The book that we are reading this summer has deep personal meaning for me. South Africa, Nelson Mandela, and the book’s author, Professor Ken Broun, all played crucial roles in my development as a lawyer.
In the summer of 1996, there was no more interesting place on Earth for an aspiring lawyer interested in constitutional law than South Africa, where new President Nelson Mandela was leading his nation toward a new, post-apartheid constitution. I had just finished my 1L year at Carolina law, and had decided to spend my summer in Cape Town, South Africa, studying international law and international business transactions at the University of the Western Cape.
My interest in South Africa had been sparked by world events, but the intellectual fire was stoked into a blaze by my exposure to Professor Broun, with whom I was going to work as a Research Assistant during my 2L year. That summer I studied law, but I also had amazing experiences.
Read More... (Studying Constitutional Law in South Africa: My Personal Experience)
| Posted by Richard E. Myers II on Mon. July 7, 2014 10:00 AM
Categories: Book Club
As I promised in my last post, I want to get back to the conflict of myths that underlies our roles as lawyers in both civil and criminal cases. The reality of trial practice in America is that very few cases actually proceed to trial. Most criminal cases are resolved by plea, and most civil cases settle. As I said earlier, for judges, trials and wide-ranging searches for the truth about some big issue tend to be antithetical. Pretrial devices such as interrogatories and requests for admission are supposed to make sure the trial is only about the issues that are disputed. “A Civil Action” provides us with an opportunity to consider how evidentiary systems and civil pleading rules are designed to narrow, not broaden, the focus of the finder of fact.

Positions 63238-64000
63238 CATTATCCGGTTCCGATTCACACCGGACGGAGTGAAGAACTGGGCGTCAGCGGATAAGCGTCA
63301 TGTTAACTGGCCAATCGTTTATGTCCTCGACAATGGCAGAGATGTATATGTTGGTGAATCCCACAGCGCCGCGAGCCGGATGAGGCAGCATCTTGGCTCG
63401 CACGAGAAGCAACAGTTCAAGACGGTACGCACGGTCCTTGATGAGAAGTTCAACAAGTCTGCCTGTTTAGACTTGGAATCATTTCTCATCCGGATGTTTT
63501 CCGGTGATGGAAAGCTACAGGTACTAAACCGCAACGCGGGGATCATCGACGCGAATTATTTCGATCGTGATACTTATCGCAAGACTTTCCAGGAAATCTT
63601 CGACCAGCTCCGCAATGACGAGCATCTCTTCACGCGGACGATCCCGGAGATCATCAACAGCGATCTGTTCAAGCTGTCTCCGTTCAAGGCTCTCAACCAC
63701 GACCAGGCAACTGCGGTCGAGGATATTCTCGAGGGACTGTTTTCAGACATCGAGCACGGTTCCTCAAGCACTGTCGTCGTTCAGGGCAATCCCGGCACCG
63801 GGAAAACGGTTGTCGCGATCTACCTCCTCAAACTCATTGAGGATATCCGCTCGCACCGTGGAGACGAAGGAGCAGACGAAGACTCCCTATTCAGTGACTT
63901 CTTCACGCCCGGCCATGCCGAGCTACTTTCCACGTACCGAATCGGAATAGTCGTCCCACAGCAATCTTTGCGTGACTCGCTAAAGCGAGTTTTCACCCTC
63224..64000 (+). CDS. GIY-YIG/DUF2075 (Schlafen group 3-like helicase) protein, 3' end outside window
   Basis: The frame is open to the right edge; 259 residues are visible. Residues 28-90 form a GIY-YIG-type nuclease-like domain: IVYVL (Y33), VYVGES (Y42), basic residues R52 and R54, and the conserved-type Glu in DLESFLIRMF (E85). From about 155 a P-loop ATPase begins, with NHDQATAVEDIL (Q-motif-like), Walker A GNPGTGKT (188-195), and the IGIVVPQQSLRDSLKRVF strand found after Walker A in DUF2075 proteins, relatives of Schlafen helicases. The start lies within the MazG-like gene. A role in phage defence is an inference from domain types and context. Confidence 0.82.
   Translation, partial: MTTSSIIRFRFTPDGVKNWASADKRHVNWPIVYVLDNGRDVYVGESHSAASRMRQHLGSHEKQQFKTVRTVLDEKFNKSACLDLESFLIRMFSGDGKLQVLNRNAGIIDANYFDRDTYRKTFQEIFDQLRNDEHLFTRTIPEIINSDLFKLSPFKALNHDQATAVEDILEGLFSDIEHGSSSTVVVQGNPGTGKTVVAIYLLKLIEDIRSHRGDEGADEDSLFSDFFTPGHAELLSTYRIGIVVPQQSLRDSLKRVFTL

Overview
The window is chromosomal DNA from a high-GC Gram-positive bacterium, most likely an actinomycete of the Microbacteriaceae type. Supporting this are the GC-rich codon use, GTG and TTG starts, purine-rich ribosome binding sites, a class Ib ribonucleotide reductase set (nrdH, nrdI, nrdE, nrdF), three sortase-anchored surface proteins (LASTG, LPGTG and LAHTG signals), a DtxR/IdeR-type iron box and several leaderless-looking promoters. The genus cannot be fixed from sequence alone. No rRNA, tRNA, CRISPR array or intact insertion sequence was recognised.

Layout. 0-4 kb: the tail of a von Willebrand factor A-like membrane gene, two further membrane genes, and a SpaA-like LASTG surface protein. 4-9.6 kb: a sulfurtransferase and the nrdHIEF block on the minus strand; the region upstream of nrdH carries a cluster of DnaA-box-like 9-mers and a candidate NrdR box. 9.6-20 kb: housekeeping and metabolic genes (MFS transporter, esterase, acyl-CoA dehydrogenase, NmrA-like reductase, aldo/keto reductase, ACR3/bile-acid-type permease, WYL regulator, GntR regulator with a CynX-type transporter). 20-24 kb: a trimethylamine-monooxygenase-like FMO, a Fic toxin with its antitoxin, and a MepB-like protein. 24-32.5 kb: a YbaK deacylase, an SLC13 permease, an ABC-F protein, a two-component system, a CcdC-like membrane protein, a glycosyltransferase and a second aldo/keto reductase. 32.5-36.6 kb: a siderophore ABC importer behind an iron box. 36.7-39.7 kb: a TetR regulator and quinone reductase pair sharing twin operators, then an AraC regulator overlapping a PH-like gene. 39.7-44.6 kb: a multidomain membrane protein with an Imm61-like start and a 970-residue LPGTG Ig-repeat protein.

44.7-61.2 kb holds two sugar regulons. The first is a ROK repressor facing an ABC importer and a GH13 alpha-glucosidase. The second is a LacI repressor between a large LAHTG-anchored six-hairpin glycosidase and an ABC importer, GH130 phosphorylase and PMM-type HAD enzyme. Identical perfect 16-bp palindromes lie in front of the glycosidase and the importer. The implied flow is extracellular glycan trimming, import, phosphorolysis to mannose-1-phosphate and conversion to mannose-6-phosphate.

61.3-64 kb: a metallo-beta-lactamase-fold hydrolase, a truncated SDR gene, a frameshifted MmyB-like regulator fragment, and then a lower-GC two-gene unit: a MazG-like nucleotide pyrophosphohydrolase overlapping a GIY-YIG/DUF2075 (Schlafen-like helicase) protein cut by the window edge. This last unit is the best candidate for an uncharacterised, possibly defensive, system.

In the book, the author reminds us that as a Harvard Law School professor, Charles Nesson had spent many years pondering the nature of judicial proof — proof in the courtroom — and its relationship to the truth. His very famous blue bus example demonstrates the difficulty posed by statistical probability cases. In the example, an individual is injured in an accident caused by a bus, and the company that operates 80 percent of the buses on the route is the Blue Bus company. As a matter of statistics, it is more likely than not — the burden of proof in civil cases — that the injuries were caused by a driver for that company. But as the book notes, Nesson was certain that “[a] verdict based simply on the odds, … even very good odds, has no legal or moral force, and sooner or later the public would find such verdicts and the judicial system that permitted them unacceptable.” By the time Nesson gets to court with the case as an attorney, however, he believes that half a billion dollars should or could change hands as a result of punitive damages, awarded on statistical likelihoods of cancer causation.
Read More... ("A Civil Action" - A Peek at the Rules of Evidence)
| Posted by Richard E. Myers II on Wed. July 31, 2013 10:00 AM
Categories: Book Club
My Jamaican grandfather used to say, “There are three sides to every argument; your side, my side and the truth.” And my mother used to ask my brothers and me, “What is this argument really about, because it’s not about this…” (whatever this happened to be, a slice of pizza, who got to sit closer to the television, etc.).
I’m happy to join this conversation about “A Civil Action.” In the book, there are multiple people with multiple visions of what the story was really about. There are people who were drinking contaminated well water. Many of them were made ill by something. There are the lawyers, who have very different visions of what that something was, and of the relative roles of plaintiff’s lawyers and defense lawyers, and of the import of the larger narrative. There are the competing government narratives – the engineer who certified the water safe, the mayor who was trying to avoid drought conditions and make water affordable, the EPA regulators who were trying to find out what happened, while avoiding being sucked into an acrimonious lawsuit. There are scientists and doctors trying very hard to account for water flow underground, and the timing of the leach of chemicals into wells, and the relative concentration of particular chemicals, and the carcinogenic effects of those chemicals. Some of them may have been acting in bad faith, others in good faith but misguided, others still may have been absolutely right. And there is our invisible narrator, who needs a hero for his story, and he has chosen plaintiff’s lawyer Jan Schlichtmann despite, or maybe because of, his flaws. Their varying roles were crucial lenses through which they viewed the facts of the case.
Read More... ("A Civil Action" and Multiple Truths)
| Posted by Richard E. Myers II on Thu. July 25, 2013 11:44 AM
Categories: Book Club